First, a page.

If he isn't elected, presidential candidate Donald Trump suggests it will be because of a conspiracy against him.
But Richard Hasen says that's pretty much impossible.
He's an expert on election law at UC-Irvine, and gave Take Two a breakdown the many reasons why.
There's no such thing as "one election"
To put a fix into a national election requires more than one plan. The counting process is different across many states and many counties – it would take thousands of plans.
"We run our election in something like 14,000 electoral jurisdictions," he says, and each has their own rules, machines and methods. The coordination it would take to infiltrate and break those systems is unheard of.
"That decentralization does have the benefit that there's no single entity counting the votes that could manipulating it behind the scenes," Hasen adds.
You can't hack vote counting machines
"We're not talking about hacking into systems that count votes," says Hasen because those typically are not connected to the internet. There are many different devices that tabulate ballots as they are cast, and even then they create a paper trail that cannot be changed.
So if a hacker wanted to infiltrate those machines, s/he would have to figure out which device a community uses, create a program to infect it, gain physical access to that machine to install the program and then destroy that paper trail. Then repeat that across thousands of polling places across the country.
"There's no evidence that there's some attempt to change the code on those places that use electronic voting machines," he says.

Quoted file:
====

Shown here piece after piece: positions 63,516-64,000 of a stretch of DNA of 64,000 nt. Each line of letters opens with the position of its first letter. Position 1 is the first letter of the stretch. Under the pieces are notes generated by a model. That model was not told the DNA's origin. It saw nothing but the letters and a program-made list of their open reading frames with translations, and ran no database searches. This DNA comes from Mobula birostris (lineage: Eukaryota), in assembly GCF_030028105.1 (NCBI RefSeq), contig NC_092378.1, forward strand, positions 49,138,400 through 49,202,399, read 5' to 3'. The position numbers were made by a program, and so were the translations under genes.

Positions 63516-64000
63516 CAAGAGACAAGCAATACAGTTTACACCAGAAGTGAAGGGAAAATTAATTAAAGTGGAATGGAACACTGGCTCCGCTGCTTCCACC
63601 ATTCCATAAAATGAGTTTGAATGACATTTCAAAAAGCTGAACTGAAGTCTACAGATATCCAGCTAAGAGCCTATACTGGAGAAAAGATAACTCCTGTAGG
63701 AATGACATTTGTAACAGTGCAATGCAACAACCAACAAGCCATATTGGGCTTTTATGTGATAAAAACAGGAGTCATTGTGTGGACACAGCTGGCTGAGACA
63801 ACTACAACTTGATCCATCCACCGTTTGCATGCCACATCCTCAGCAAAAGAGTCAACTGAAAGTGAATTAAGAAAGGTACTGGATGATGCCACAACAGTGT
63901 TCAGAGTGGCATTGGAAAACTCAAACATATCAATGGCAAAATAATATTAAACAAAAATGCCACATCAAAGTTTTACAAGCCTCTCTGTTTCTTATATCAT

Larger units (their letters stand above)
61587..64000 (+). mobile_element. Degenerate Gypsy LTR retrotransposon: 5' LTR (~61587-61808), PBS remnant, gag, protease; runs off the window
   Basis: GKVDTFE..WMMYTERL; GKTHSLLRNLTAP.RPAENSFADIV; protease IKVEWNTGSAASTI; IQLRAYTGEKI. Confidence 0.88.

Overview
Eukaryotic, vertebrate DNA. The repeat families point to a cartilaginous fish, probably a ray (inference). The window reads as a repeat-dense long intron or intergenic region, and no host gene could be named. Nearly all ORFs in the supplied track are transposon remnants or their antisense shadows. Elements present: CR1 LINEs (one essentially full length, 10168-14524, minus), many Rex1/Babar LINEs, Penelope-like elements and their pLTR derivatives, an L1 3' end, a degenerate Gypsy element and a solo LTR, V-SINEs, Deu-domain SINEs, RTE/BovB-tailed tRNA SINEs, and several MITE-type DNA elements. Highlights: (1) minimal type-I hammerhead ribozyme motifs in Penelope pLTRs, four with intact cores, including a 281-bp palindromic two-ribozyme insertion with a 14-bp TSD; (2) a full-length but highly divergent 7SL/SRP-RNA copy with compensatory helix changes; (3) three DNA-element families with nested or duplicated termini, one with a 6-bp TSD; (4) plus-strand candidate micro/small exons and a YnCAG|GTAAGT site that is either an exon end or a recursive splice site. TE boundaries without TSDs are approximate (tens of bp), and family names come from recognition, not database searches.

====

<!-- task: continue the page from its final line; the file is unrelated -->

Neither is there one corruptible database that collects all the country's votes in the presidential race.
"There's not a single repository of vote counts where the Russians or anyone else can go in and change things," says Hasen.
Voter fraud has not affected the outcome of any U.S. election in decades
People who say voter fraud exists suspect it's done by those who cast multiple ballots for the same candidate, or steal the identity of someone else and vote in their name.
Hasen researched elections back to 1980 to find instances where that ended up flipping the outcome.
"I couldn't find a single example," he says. "It's a dumb way to try and steal an election."
Hasen says that tactic would require a lot of people in an area doing the same thing to stuff a ballot box. Even then, they would also have to keep it quiet.
"To do that on a large enough scale to affect a presidential election," says Hasen, "there's just no way something like that could happen on that scale in this country with everybody watching."
There are many eyes watching the vote count
Election observers – Democratic, Republican and non-partisan – volunteer to oversee the vote counting process.
"It's not done in a backroom," says Hasen. "Election officials want their work to be seen and they want it to be a public process."
You can sign up to be a poll watcher, too.
"You get some training, in most places. You don't just show up," he says. "You can work with a political party or a non-partisan group that looks to protect the vote."
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